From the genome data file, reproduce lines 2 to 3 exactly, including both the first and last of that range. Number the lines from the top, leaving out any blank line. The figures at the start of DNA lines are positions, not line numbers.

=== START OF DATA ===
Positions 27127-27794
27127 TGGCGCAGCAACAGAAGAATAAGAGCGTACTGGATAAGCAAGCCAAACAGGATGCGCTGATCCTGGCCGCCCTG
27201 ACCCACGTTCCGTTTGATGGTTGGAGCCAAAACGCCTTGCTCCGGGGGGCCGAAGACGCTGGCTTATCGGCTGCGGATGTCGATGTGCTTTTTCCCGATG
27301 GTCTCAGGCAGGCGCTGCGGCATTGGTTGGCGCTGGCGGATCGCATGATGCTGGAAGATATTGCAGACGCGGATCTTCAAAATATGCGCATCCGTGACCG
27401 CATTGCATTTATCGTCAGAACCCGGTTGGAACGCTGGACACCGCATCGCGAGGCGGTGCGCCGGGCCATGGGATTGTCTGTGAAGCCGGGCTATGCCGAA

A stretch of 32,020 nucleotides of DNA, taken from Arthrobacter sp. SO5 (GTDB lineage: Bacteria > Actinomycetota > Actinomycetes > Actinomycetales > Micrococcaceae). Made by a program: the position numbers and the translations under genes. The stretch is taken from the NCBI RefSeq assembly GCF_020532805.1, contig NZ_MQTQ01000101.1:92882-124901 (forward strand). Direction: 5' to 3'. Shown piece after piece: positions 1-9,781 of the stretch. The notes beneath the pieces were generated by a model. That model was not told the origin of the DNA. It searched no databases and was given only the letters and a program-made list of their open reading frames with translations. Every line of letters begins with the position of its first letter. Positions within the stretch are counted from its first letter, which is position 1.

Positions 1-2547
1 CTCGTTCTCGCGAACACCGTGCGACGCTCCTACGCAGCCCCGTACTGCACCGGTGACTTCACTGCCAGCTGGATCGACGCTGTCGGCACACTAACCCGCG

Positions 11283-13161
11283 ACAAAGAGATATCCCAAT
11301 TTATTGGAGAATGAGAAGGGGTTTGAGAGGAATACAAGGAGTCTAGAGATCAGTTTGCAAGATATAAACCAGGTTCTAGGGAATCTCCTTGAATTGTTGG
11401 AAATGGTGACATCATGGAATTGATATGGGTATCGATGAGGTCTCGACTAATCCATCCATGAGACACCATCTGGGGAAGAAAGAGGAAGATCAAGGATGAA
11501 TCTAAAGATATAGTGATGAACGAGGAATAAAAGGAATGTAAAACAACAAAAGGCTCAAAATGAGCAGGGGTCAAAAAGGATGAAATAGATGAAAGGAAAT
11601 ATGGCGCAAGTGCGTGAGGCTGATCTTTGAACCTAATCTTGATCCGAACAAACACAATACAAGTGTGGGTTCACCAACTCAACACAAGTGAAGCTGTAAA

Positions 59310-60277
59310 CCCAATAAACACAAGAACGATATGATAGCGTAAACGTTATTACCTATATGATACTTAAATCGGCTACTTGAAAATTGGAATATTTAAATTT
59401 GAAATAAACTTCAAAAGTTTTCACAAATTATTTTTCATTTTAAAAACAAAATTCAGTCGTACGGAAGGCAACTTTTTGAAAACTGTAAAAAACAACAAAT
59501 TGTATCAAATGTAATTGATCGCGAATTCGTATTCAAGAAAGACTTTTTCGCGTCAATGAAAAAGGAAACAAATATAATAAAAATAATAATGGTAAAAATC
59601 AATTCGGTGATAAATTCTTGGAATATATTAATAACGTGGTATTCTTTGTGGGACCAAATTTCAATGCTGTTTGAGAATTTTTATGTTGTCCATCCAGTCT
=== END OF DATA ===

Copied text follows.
27127 TGGCGCAGCAACAGAAGAATAAGAGCGTACTGGATAAGCAAGCCAAACAGGATGCGCTGATCCTGGCCGCCCTG
27201 ACCCACGTTCCGTTTGATGGTTGGAGCCAAAACGCCTTGCTCCGGGGGGCCGAAGACGCTGGCTTATCGGCTGCGGATGTCGATGTGCTTTTTCCCGATG